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Why Pursue Continued Professional Development

Wednesday, August 21, 2013
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Within a few weeks, professional development offerings for the fall will begin. Are you giving thought to your own learning needs and interests while reviewing your organization’s requirements?

With the recently updated ASTD Competency Model, fast-paced technology expansion, and business and economic challenges affecting the T&D field, commitment to this profession means that continual development is no longer optional. Instead, it’s a necessity for your long-term survival and future success.

Positioning yourself for advancement, changing jobs, emphasizing different skill sets, or expanding your AOEs requires performance excellence. In fact, this is one way of taking control of the management of your career.

Organizations and employees undertake professional development activities for a number of reasons, including:

  • to keep skills and competencies current
  • to meet employer expectations for participation in professional growth activities to avoid burn-out and disengagement from work
  • to acquire leadership and management expertise for advancement opportunities
  • to be knowledgeable of latest trends, resources, and tools
  • to add credentials to résumé for a competitive edge in marketing activities
  • to expand employment and career options.

Your learning plan consists of six basic elements that, when considered as a complete unit, will meet work needs and accomplish future career goals. Consider the following questions when identifying a specific learning activity, site, and delivery method:

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  1. Why do you want to learn? What are your reasons for this desire? For example, you want more challenging assignments or plan to shift to external consulting.
  2. What will you learn? What is the subject matter? For example, you plan to update a competency, expand knowledge base of methodology, or add another tool to your resources.
  3. Will learning be formally structured? Will you receive accreditation? For example, learning will confer a degree, certification, or continuing education credits (CEUs).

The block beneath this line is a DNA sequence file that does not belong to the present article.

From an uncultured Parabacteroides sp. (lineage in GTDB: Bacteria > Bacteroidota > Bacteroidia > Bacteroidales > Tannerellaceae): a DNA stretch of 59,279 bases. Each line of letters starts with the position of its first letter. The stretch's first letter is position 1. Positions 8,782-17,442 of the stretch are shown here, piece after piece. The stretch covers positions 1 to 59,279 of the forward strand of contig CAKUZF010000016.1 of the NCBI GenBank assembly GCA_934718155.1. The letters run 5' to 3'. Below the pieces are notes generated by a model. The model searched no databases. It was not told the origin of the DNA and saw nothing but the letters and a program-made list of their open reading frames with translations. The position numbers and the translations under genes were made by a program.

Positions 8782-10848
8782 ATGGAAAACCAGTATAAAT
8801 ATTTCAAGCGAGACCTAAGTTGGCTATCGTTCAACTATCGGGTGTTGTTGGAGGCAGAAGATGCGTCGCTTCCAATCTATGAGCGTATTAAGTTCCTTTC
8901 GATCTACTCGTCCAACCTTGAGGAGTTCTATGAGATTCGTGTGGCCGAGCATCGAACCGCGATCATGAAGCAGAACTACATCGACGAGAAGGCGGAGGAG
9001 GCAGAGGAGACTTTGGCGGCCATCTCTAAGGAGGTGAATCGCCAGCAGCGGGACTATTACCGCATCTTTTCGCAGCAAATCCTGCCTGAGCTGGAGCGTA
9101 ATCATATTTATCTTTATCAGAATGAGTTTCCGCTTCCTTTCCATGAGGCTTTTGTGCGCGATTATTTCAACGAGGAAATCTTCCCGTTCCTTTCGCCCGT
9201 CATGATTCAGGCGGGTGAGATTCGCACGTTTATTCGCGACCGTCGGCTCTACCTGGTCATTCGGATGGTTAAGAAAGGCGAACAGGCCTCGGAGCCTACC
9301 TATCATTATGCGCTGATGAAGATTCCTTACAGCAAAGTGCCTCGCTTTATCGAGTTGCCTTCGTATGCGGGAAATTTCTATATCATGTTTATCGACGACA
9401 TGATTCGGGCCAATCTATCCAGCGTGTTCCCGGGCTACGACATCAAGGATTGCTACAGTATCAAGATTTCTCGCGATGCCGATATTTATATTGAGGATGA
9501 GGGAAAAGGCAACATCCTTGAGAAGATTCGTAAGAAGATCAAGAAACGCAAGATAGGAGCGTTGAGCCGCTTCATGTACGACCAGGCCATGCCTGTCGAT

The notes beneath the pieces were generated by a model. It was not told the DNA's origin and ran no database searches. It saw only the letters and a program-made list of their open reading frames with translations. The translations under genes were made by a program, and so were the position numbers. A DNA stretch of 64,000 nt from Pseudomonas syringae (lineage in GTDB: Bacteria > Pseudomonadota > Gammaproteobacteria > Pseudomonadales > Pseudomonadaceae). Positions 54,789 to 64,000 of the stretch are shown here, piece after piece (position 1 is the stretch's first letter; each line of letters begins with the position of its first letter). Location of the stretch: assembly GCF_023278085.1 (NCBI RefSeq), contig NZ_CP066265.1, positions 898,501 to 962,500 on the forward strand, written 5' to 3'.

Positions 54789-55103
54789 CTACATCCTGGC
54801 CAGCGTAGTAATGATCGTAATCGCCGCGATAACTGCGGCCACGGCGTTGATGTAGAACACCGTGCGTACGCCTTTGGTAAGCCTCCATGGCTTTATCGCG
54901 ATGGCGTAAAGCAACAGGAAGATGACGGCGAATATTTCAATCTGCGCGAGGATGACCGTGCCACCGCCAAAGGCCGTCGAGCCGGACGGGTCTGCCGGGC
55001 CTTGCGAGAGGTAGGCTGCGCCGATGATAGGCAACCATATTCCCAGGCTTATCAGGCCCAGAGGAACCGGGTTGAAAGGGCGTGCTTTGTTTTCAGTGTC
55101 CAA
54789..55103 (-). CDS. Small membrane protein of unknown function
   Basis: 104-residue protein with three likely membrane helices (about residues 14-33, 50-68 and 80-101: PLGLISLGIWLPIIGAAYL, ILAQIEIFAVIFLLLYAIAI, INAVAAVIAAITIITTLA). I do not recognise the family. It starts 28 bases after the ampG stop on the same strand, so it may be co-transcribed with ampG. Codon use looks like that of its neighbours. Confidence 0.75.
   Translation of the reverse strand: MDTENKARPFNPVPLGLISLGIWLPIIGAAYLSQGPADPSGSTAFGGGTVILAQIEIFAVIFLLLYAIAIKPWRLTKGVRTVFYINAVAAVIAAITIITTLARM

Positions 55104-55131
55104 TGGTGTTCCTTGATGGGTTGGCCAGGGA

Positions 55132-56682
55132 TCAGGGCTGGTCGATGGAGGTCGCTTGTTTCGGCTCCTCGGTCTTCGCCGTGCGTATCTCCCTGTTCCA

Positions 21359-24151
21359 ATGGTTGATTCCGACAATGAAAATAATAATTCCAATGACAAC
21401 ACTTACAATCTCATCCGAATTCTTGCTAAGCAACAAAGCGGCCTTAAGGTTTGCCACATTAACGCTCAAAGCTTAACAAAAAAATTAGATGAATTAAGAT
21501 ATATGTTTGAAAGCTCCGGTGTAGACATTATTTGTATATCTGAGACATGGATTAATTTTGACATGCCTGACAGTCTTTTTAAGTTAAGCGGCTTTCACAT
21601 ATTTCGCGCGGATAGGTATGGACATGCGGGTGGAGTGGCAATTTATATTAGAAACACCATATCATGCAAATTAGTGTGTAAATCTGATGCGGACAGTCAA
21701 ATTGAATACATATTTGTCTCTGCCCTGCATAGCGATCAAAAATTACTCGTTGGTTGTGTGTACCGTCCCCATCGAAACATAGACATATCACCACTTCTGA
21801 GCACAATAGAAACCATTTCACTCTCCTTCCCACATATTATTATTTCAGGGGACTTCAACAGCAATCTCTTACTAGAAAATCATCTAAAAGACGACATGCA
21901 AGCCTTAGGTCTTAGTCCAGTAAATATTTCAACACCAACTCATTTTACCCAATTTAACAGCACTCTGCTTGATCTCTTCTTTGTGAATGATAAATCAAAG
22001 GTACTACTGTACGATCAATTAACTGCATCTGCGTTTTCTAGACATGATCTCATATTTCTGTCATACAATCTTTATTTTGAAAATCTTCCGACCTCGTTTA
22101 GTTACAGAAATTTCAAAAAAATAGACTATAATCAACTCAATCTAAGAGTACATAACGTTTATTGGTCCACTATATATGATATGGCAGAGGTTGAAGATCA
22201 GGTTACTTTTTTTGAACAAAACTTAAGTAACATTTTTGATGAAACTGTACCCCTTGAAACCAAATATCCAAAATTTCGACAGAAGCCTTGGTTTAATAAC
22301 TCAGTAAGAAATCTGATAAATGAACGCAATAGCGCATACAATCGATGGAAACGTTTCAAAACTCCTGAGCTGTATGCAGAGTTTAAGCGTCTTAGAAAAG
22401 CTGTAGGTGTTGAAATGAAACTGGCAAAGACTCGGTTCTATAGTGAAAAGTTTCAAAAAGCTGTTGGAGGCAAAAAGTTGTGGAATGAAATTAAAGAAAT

4. How will learning be delivered? What method or techniques will be used? For example, you will use online training or traditional classroom lecture.
  5. Where will you learn? For example, you will learn on a campus, at home, or outside of a traditional location using a tablet.
  6. When will you learn? What is the timeframe? For example, you will start in six months and complete in two years or you will attend a one-day professional development workshop sponsored by your ASTD Chapter in two months.

Another consideration is assessing your personal and family lifestyle, including such items as schedules, responsibilities, priorities, free time, work travel, overtime, and so forth. Also, if your professional development strategy involves off-site learning sites and formalized structured curriculum, do you have the support of the significant people in your life? Are they willing to make adjustments with household assignments and chores as well as time for family activities and vacations?

Make professional development a priority for achieving continual productivity, career progress, and awareness of new developments and technologies. It is important that you stay on the cutting-edge of your work to remain competitive and to accomplish your goals.

No matter where you are in your career or what work modifications you’re considering, in an age of accelerated change and reorganization, continual professional growth is essential to prevent career plateaus and burnout. Remember: you have control over your career’s pathway—both in shape and direction.


About the Author
Annabelle Reitman has more than 40 years of experience in career coaching and counseling, specializing in résumé development that targets clients’ individualized professional stories. She also does short-term coaching for people in work transitions, enabling them to successfully continue their career journey. Reitman is an established writer and author in the career and talent management arenas. She is a co-author of ATD's Career Moves (2013) and contributed the Take charge of Your Career: Breaking Into & Advancing in the T&D Profession Chapter to the  ASTD Handbook, 2nd edition (2014). Reitman holds doctorate and master’s degrees in higher education administration from Teachers College, Columbia University.
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